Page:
Meet Kim Han Sol

It's been a very public few days for Kim Jong Il's 16-year-old grandson, Kim Han Sol.

On Friday, the United World College's (UWC) Bosnia-Herzegovina campus, one of 13 UWC international schools globally, announced Kim Han Sol's acceptance. Board chairman David Sutcliffe explained that the decision "understandably generated surprise and comment, some of it critical." But, echoing the school's mission statement, he went on to say that the UWCs "exist in order to cross new frontiers in international education.… The opportunity of taking a first step in bringing North Korea into the international community, through youth, is one to be cherished."

Three days after the UWC announcement, the Korean Daily News discovered what's believed to be Han Sol's Facebook page as well as the page of his father, Kim Jong Il's eldest son, Kim Jong Nam. If it is really him, then one picture shows Han sporting dyed blond hair and posing with a girlfriend. His favorite movie, according to the page, is Love Actually. Notably for the grandson of one of the world's most brutal tyrants, the page includes an encyclopedia definition of democracy. He also reportedly polled his friends on whether they preferred it to communism, as he did.

In this way, Kim Han Sol would resemble his father, whose talk of reform within North Korea (and being caught with a fake passport with the name "Fat Bear" en route to Tokyo Disney Land) cost him his position in line for the throne. Kim Jong Nam has lived in exile in China and Macau since 2001. What's believed to be his own Facebook page criticizes both his father and the North Korean establishment including his half brother, heir apparent Kim Jong Un.

In any event, it doesn't seem like there's much future for Kim Han Sol in the family business.

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Does Rick Perry really want to send U.S. troops to Mexico?

It's been superseded in the national media discussion by the controversy over the name of his old hunting spot, but Rick Perry also generated some controversy over the weekend with comments over how he would respond to Mexico's drug violence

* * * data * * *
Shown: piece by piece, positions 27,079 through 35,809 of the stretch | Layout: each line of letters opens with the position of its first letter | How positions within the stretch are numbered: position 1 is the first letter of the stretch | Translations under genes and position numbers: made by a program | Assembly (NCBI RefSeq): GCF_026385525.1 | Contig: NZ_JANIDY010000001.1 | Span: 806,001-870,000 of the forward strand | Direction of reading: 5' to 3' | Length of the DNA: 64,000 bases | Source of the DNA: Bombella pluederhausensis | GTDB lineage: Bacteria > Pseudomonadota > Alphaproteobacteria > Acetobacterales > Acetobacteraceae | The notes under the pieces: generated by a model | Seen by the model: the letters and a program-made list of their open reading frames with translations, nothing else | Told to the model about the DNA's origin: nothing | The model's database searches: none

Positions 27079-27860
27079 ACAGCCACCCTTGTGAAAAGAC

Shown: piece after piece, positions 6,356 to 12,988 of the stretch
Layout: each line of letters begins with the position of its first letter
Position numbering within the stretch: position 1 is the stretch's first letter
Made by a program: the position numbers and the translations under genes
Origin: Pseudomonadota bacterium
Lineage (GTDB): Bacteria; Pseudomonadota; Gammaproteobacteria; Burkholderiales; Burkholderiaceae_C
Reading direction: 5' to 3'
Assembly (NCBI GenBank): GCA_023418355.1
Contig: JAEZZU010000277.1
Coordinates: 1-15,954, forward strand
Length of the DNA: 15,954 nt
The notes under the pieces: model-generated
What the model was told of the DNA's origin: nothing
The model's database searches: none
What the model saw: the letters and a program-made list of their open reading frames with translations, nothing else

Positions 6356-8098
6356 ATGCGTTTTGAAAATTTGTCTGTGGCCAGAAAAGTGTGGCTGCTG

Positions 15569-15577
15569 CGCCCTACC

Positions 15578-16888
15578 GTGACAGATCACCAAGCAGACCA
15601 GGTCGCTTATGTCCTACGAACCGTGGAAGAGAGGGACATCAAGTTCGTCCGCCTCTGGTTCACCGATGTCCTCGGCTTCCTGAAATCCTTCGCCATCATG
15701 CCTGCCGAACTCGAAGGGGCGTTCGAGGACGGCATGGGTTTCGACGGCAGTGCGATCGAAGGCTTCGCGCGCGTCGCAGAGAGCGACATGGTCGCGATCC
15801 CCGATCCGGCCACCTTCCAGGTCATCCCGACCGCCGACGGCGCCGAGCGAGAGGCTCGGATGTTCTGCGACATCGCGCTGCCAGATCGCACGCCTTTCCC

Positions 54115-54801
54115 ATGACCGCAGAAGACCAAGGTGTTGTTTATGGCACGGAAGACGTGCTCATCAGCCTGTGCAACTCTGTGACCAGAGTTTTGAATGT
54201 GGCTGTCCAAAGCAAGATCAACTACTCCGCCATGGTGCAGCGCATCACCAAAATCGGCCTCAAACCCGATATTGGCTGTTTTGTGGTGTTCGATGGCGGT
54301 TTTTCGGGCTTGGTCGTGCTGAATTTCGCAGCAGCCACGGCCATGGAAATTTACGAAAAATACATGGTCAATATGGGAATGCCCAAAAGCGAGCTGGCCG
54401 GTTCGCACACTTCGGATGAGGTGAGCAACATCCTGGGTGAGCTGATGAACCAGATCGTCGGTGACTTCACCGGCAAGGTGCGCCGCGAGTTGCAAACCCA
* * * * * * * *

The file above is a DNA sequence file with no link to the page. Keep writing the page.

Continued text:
“It may require our military in Mexico,” Perry said in answer to a question about the growing threat of drug violence along the southern border. Perry offered no details, and a spokesman, Robert Black, said afterward that sending troops to Mexico would be merely one way of putting an end to the exploding cartel-related violence in the region.

Black said Perry’s intention is to work with the Mexican government, but he declined to specify whether Perry is amenable to sending troops into Mexico with or without the country’s consent.

“If he were president he would do what it takes,” Black said. “The governor said, ‘I’m going to work with the Mexican government to do what’s necessary.’?”

As Brookings Institution scholar Michael O'Hanlon tells the Post, “It’s almost as sensitive as saying U.S. troops should go over the border into Pakistan.… It’s much more likely to cause a breakdown in our relationship with Mexico than make a difference in the drug war.”

One would hope that having met with Mexican presidents in the past, Perry is aware of how unlikely it is that any Mexican government would allow U.S. troops across the border and knows that, in practice, this idea is a non-starter. This isn't the first time Perry has floated this notion, though it hasn't come up much on the campaign trail, and it's possible the governor may be trying to counter the emerging line of attack from Mitt Romney that he's soft on immigration.

Of course, it's one thing for the governor of Texas to engage in some tough-sounding bluster to get the crowd riled up; it's quite different coming from a leading contender for the U.S. presidency. U.S. primary voters may be used to discounting some of the rhetorical excesses of campaign trail rhetoric, but I imagine it's a little more difficult for viewers in Mexico (or Pakistan, or China) to know which statements they should and shouldn't be taking seriously from the possible future leader of the free world.

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